mercantilist ideas. Smith argued that it was impossible for all nations to become richsimultaneously by
following mercantilism because the expor
t of one nation is another nations
import and instead stated that all nations would gain simultaneously if they practiced free tradeand
specialized in accordance with their absolute advantage. Smith also stated that the wealth of nations
depends upon the goods and services available to their citizens, rather than their goldreserves. While there
are possible gains from trade with absolute advantage, the gains may not bemutually beneficial.
Comparative advantage focuses on the range of possible mutually beneficialexchanges

CLASSIFICATION OF BRANDS:
Brand can be classified in different types on different basis such as on the basis of
ownership, on the basis of market area and on the basis of number of product

1. Types of brand on the basis of ownership

On the basis of ownership, brand can be divided in two as follows:

a. Manufacturer's brand

If the manufacturing firm itself gives brand name to its products, it is called manufacturer's brand.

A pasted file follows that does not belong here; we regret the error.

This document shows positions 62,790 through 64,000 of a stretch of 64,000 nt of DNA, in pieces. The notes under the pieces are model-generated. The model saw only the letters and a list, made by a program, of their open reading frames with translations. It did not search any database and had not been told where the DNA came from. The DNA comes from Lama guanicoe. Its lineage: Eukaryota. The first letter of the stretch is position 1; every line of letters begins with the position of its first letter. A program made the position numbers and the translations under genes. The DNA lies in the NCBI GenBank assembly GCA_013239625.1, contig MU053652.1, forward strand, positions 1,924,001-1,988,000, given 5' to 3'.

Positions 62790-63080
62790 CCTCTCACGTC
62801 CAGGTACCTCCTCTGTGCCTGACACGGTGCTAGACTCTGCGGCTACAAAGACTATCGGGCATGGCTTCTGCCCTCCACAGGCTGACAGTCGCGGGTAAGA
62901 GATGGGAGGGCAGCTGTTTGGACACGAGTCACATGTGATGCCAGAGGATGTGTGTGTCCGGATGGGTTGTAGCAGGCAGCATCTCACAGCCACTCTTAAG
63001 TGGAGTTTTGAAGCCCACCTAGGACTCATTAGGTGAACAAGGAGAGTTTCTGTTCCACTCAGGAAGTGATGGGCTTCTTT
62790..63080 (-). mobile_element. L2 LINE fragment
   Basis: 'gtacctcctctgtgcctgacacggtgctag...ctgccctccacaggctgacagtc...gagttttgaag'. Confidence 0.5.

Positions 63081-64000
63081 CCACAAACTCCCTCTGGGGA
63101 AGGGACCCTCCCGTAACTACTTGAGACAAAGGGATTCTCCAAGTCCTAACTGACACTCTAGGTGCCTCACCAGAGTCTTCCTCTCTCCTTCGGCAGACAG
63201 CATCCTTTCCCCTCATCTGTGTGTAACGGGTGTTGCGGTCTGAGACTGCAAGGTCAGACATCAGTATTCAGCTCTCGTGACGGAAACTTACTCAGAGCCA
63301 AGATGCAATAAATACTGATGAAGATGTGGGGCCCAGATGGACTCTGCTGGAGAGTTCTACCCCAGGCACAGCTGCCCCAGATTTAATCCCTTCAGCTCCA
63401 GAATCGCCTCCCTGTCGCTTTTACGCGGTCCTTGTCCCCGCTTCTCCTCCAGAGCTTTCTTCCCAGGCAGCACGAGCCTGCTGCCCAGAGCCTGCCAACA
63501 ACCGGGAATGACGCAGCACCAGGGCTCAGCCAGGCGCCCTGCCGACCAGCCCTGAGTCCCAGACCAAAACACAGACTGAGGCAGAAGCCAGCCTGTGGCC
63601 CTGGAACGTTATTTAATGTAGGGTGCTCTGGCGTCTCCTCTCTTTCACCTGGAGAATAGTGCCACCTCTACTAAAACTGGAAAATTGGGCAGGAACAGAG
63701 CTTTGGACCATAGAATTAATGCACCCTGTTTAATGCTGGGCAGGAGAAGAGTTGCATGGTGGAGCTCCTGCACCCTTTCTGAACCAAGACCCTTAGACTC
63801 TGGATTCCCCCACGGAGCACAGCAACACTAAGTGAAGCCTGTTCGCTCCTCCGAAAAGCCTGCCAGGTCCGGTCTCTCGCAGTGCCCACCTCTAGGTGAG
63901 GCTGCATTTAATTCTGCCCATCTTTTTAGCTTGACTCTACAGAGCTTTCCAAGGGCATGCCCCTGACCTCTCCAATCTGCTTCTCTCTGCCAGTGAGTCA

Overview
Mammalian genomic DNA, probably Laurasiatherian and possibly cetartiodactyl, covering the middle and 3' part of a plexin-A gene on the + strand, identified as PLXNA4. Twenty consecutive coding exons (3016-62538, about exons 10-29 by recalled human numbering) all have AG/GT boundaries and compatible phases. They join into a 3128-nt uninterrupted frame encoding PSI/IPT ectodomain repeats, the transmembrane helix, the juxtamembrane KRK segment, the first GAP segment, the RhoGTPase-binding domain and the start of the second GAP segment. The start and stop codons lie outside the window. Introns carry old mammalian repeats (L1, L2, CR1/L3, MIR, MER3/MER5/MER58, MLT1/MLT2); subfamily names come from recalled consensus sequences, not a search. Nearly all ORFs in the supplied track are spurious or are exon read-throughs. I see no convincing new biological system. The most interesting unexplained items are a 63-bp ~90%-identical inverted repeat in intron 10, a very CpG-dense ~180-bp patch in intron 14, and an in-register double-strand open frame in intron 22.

Ownership of such brand lies with manufacturer.

b. Middleman's brand
Some producers sell their products to middlemen, wholesalers and retailers without branding.
Wholesalers or retailers sell such products giving seal of own brand name. This is called
middleman's brand.
2. Types of brand on the basis of market area
On the basis of market area, brand can be divided as follows:

a. Local brand
If supply of product is limited to local level, and the brand is only in local area, such brand is called
local brand. This type of brand is used for the products sold or supplied to limited area. Such type of
brand is also called regional brand.

b. National brand
The products which are sold or supplied to all over the nation with only one named seal, this is called
national brand.

3. Types of brand on the basis of number of products


On the basis of number of products, brand can be divided as:

a. Family brand
If a producer/manufacturing company gives same brand name to its different products, this is called
family brands. If a company produces different products of different nature, types and classes, it
gives same brand name to the products of same class.

b. Individual brand
The brand name used for only one product is called individual brand. Even if the products are of
same class, but different brand names are used for different products, such brands are called
individual brand